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Community Editorial Panel with Sheila Graham
Community Editorial Panel with Sheila Graham

What's the first thing that comes to mind when you hear the word 'museum'? Is it old things? Is it heritage? Is it your grandfather's watch and fob? Is it money? Money? Nope! Well, maybe it should be!  

Our county museum located in Amherst survives through fundraising efforts, donations, and municipal, provincial and federal grants. Fundraising is a never ending, colossally time consuming procedure and one which, frankly, can be very labour intensive with minimal financial results. Government grants, no matter how strongly requests are worded, invariably end up with, what I believe to be, a rubber stamped amount. The museum, but for one employee, relies on volunteers for fundraising activities, for researching your requests, for grounds and flower garden maintenance in preparation for your family reunion/graduation/prom photos, hosting events, updating archives and on and on.
Every three years a funding organization, the Community Museum Assistance Program (CMAP) does an audit to which Nova Scotia museums must maintain a certain standard to qualify. CMAP ensures museums demonstrate they are a benefit to their communities through their collections, facilities, available information and public programs. To ensure completion of these activities, our museum requires numerous volunteers. If volunteers are unavailable, as is becoming the norm in many organizations, the tasks at hand may not be done and the funding not received or received to a lesser degree. Less funding means fewer hours working in the museum which means less output leading to less funding and the cycle continues.
At this time our museum is working with the Curling Club with their organizing of a Four Fathers Bonspiel, as well as input with Charlie Rhindress should Esther Cox funding be received. There is also significant input in rearranging/organizing a data base for inventory of all museum holdings, and involvement with the Wells Foundation Data Base related to local graveyards. Why then, with such varied and extensive tasks at hand doesn't the museum hire more staff and the response is quite simple. There is no money for that. Like many non-profit organizations, there is money enough for one hire, our curator/manager, Natasha Richard.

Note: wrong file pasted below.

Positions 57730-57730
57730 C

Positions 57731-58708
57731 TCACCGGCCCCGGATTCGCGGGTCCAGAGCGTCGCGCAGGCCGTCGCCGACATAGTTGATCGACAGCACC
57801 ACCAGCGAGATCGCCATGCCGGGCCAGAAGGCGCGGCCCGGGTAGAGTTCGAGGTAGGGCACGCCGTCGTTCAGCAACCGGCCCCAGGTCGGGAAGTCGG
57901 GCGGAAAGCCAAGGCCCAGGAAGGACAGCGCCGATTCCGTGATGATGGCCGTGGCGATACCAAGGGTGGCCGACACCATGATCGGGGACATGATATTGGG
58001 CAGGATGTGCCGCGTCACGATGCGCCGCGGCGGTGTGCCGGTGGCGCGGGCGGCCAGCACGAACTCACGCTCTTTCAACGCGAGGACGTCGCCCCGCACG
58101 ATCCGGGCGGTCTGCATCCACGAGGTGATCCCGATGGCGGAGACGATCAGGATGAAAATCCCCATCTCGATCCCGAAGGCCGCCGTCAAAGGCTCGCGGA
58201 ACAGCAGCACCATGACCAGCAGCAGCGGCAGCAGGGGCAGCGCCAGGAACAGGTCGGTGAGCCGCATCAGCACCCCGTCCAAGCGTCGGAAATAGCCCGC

So here's where you come in.
There's a good chance you are going to die some day. I just read some actuarial tables for Nova Scotia and I hate to break it to you but I saw you in there. And when that time approaches and we all read your obituary, wouldn't it be nice if it indicated that a charitable donation in your name went to the museum? In this way, we can ensure your grandfather's watch and fob will be displayed in a manner befitting such a donation. And by that, I mean they will have their own display space and not be inappropriately squashed on a shelf between a stuffed owl and a petrified bear turd (for which we thank the Alaskan couple visiting her parents in the Joggins area where they chanced upon said petrified donation).
So what I'm suggesting is this. Why not give thought to instructing your lawyer to add a paragraph indicating a bequest to the Cumberland Museum Society to occur upon your death. While this may upset some of your family, it may encourage them to become members (and volunteers) who will then regularly visit to see your grandfather's watch and fob and then, in turn, donate your lovely brooch to sit on the shelf beside it.
The bear turd will be relegated to another, as yet to be determined, location.

Sheila Graham is a member of the Amherst News Community Editorial Panel.
 

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